From the 'show about nothing' to his new sci-fi sitcom about a sci-fi fan film, Larry Charles consistently defies the rules of entertainment. "Our show is a show about us, depicting contemporary American life through the prism of a do-it-yourself, homemade aesthetic that will mix mediums to produce a modern mosaic of triumphs, glories and absurdities that we all experience and recognise."
With this convoluted and not-entirely-serious description, NBC announced its new comedy show in Variety this week. This "TV-channel-does-job" news item was immediately picked up by The New York Times and hundreds more news outlets because the man behind the new show - and that ridiculous quote - also worked on the greatest TV comedy shows ever broadcast. Despite all this, many people have never heard of him.
Larry Charles is an occasionally bearded (think unreconstructed ZZ Top), exceptionally smart writer, director and producer from New York. After Jerry Seinfeld and Larry David, he was the writer who helped turn Seinfeld into the most successful sitcom ever - and its star into the richest man in comedy, according to Forbes magazine, which put Seinfeld's earnings last year at $83 million (Dh305m). Charles has also written episodes of the popular sitcom Curb Your Enthusiasm, and the first two series of hit US show Entourage. He directed the Sacha Baron Cohen movies Borat and Bruno, too.
"He is comedy A-list" says Matt Coppa, the entertainment director at the New York-based Star magazine. "He is wildly respected in the comedian community." According to The Sunday Times TV writer Stephen Armstrong, Charles is also a strange man whose new project - a sci-fi show about people in a small town making a fan film of their favourite sci-fi show - is characteristically odd. "There is an adage in show business: never make a TV show about a TV show," Armstrong says. "But Larry Charles wants to do the undoable. Making a sci-fi TV show about making a sci-fi TV show? That's really 'I'll see your geek and raise you two nerds'. But anything he does is worth seeing, and sometimes he hits the funny bone of a mainstream audience."
Charles' desire to go against prevailing sitcom orthodoxy helped Seinfeld become such a massive success. "There is a code to every show and if you crack that code then you can flow," Charles told The Other Network Writers Room in 2007. "For Seinfeld, we'd write 30 scenes in one script and they'd say: 'You can't do this. Sitcoms normally have five scenes an episode.' And we'd say: 'Why not?' And that was the essence of the show - lots of interconnected stories."
On Seinfeld, Charles displayed his other great talent: writing grotesque characters who represented Freud's instinctive id. In this case, it was Seinfeld's neighbour Kramer, a character based on a real person and given life by Charles. After Kramer, Charles found it easy to direct Cohen's classic clown in 2006's Borat: Cultural Learnings of America for Make Benefit Glorious Nation of Kazakhstan. "The code of Borat is enter the real world and see what happens," Charles says. "I had a great assistant director, and something would happen - a fight would be about to break out or the police were coming - and his instinct was try to fix it. I would say: 'No! Don't fix it. Just let it happen.' This is when it's gonna get good. If you want a great scene, just stand there and watch."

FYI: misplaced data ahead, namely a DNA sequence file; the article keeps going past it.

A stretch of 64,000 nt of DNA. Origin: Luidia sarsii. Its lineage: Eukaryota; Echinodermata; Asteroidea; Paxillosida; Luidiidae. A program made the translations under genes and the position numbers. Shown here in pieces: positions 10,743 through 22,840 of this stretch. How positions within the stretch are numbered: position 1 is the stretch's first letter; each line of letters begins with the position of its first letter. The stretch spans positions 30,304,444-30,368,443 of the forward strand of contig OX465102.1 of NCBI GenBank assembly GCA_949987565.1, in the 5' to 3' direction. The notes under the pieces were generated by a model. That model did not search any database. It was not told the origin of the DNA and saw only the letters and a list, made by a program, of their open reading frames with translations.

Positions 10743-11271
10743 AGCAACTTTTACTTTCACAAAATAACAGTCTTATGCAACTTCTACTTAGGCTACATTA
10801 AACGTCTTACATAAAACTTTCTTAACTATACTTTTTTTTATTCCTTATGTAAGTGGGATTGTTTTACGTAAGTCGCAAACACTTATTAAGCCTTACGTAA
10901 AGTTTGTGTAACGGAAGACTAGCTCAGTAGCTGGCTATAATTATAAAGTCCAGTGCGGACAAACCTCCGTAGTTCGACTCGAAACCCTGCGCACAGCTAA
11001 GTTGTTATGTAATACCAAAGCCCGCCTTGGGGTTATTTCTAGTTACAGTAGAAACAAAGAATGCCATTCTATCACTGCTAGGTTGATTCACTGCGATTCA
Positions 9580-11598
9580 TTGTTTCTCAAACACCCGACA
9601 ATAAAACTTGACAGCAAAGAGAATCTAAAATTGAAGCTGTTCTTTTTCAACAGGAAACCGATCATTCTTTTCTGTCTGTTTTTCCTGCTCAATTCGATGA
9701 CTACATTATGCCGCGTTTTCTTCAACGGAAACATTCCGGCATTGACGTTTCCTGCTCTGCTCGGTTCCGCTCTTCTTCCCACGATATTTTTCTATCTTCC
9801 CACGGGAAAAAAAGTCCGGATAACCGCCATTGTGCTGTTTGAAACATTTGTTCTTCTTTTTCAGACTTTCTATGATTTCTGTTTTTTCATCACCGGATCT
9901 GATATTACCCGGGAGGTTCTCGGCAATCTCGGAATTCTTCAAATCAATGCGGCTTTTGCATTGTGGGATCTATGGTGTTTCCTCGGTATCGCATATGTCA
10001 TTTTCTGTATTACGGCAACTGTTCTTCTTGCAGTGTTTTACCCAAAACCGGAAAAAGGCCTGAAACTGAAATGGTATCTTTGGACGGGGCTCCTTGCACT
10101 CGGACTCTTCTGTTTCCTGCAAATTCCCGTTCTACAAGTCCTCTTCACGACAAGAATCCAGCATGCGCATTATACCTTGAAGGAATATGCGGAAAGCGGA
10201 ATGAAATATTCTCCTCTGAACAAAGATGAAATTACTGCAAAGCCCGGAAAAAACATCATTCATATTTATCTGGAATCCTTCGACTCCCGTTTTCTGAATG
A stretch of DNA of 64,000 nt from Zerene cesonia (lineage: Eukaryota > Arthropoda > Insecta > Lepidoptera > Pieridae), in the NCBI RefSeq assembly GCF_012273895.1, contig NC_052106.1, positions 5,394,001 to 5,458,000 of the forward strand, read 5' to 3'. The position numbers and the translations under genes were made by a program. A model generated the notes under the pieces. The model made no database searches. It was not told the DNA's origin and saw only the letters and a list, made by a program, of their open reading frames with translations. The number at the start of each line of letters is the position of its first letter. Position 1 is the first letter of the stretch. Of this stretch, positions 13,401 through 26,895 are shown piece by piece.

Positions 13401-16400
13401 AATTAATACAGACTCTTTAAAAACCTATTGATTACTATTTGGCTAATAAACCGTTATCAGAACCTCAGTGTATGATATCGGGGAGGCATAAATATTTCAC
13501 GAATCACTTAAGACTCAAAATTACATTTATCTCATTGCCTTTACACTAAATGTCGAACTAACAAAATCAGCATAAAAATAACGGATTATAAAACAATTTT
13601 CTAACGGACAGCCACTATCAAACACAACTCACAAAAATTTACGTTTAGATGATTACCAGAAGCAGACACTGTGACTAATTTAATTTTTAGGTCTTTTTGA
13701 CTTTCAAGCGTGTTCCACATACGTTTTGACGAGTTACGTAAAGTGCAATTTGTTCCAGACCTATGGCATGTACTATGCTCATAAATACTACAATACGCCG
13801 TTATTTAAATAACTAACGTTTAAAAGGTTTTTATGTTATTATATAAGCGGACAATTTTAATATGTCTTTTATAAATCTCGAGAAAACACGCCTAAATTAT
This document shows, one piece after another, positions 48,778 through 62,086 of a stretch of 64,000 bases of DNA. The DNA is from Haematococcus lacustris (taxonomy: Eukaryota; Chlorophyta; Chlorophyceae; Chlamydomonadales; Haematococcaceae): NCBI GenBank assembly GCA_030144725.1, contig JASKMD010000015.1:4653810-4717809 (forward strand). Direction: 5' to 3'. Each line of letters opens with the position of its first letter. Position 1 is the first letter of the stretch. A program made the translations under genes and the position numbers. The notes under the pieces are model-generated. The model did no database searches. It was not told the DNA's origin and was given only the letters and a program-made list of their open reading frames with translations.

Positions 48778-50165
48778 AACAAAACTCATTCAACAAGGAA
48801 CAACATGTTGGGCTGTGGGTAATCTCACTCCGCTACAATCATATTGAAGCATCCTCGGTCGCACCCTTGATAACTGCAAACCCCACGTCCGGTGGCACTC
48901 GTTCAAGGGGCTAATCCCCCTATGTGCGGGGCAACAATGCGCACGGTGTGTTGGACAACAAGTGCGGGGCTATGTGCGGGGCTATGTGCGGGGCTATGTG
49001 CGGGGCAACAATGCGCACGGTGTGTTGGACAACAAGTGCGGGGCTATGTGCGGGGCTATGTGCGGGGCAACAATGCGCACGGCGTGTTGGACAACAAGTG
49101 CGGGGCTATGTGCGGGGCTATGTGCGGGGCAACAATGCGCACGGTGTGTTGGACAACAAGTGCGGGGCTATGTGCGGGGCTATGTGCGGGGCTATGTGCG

Born and brought up in the largely Jewish area of Brighton Beach, Brooklyn, Charles's first foray into professional writing came when he was a teenager. In the 1970s, Charles worked as a stand-up comic alongside performers such as Emo Phillips, who, like Cohen, viewed their job as something closer to performance art than gag-telling. It was around this time that he befriended Seinfeld and David. Charles's contributions to Seinfeld won him an Emmy and, like the rest of the Seinfeld team, propelled him into making feature films. But his 2003 debut, Masked and Anonymous, written with Bob Dylan (under the pseudonyms Rene Fontaine and Sergei Petrov), was a flop.
"I thought it was a great movie but it was just vilified in the press," he says. "I was called an idiot. People were questioning my sanity. That was a very depressing time." But Borat, his next film, was much more successful. In his first attempt at the sci-fi genre, he came up with the cartoon superhero series The Tick. Along with his new show for NBC, Charles is also developing an ensemble comedy starring the Curb regular JB Smoove, and penning another sci-fi project with the Charlie's Angels director McG.
It's a busy time. But, according to Armstrong: "Whatever he does is always worth the price of admission."